Experimental OpenGL 3.1 Support For Apple M1/M2 Graphics On Linux

Written by Michael Larabel in Apple on 6 June 2023 at 11:35 AM EDT. 17 Comments
Experimental driver code available via the Asahi Linux "edge" packages allow for OpenGL 3.1 and OpenGL ES 3.0 to be exposed for Apple Silicon M1/M2 SoCs under this Arch Linux based OS.

Alyssa Rosenzweig announced today that OpenGL 3.1 is now available under the Asahi Linux edge channel compared to the prior OpenGL 2.1 support limit. Similarly, OpenGL ES 3.0 is now available as a nice upgrade from OpenGL ES 2.0. This gets more classic games now working nicely under Asahi Linux on Apple hardware.

This experimental code isn't yet officially conformant against the OpenGL 3.1 or OpenGL ES 3.1 specifications but is working for those wanting to make use of it for running more primarily open-source games on Asahi Linux. OpenGL ES 3.1 support is expected to be achieved soon.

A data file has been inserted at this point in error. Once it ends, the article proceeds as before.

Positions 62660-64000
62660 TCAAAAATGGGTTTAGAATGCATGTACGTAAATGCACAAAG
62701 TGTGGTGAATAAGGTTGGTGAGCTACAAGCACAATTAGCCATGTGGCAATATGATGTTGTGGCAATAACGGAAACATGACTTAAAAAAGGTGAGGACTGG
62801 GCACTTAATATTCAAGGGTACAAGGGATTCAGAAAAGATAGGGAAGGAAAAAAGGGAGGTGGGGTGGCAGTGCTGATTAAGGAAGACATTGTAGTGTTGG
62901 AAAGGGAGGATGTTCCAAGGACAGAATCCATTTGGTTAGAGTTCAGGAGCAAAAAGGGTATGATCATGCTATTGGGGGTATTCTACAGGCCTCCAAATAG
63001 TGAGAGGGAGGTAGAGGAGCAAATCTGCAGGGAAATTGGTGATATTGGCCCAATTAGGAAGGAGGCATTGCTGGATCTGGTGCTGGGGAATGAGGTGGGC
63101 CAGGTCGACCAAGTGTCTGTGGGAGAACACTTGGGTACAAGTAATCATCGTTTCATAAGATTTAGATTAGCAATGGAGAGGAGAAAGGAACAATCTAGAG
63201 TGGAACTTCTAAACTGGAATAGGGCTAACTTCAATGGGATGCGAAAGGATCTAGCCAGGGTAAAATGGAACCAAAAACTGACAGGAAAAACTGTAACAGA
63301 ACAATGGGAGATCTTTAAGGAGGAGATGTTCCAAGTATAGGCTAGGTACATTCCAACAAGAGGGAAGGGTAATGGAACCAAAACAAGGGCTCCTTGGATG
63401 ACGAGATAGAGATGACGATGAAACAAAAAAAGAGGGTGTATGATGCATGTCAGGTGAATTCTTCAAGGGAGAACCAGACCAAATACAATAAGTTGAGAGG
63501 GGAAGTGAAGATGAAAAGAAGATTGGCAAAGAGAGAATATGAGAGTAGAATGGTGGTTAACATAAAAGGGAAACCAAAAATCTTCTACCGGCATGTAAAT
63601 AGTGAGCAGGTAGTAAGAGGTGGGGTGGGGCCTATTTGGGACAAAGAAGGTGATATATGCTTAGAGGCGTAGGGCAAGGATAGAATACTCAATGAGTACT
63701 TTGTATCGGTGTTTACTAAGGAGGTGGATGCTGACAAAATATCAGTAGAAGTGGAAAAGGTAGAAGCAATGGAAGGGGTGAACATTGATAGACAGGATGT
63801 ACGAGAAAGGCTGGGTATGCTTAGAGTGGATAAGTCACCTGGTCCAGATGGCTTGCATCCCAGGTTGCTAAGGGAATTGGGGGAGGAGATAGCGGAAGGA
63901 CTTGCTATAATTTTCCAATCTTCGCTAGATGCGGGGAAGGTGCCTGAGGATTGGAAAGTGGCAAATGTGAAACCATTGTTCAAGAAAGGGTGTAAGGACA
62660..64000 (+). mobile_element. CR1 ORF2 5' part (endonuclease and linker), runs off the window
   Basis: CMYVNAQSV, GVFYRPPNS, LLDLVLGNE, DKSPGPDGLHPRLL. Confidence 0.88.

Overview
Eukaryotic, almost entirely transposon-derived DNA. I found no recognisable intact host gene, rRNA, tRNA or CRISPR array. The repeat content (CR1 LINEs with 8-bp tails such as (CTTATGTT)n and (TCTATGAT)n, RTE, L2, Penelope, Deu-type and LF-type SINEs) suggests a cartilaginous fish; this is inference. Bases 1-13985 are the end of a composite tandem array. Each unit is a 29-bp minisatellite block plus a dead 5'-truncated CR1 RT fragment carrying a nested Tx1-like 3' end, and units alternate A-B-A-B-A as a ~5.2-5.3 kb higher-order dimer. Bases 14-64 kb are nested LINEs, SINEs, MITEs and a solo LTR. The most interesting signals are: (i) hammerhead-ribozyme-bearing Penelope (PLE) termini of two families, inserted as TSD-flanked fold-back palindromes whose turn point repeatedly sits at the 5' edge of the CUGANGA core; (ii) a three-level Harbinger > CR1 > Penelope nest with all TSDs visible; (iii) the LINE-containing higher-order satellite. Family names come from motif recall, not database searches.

The Asahi Linux developers also continue working toward a Vulkan API driver for Apple hardware but right now are still "a while away" from the baseline Vulkan 1.0 requirements.

Upgrading Asahi Linux

The Asahi AGX Gallium3D driver in Mesa continues to see new code upstreamed from there while the easiest way to consume the latest Apple M1/M2 graphics bits are by running the Asahi Linux distribution. The main blocker for upstream Apple graphics support elsewhere is the Rust-written Apple Direct Rendering Manager driver not yet having been upstreamed and it looks like it could still be a number of months before that is upstreamed into a released Linux kernel version.

More details on the OpenGL 3.1 / OpenGL ES 3.0 support with Asahi Linux edge via this blog post.
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Michael Larabel is the principal author of Phoronix.com and founded the site in 2004 with a focus on enriching the Linux hardware experience. Michael has written more than 20,000 articles covering the state of Linux hardware support, Linux performance, graphics drivers, and other topics. Michael is also the lead developer of the Phoronix Test Suite, Phoromatic, and OpenBenchmarking.org automated benchmarking software. He can be followed via Twitter, LinkedIn, or contacted via MichaelLarabel.com.

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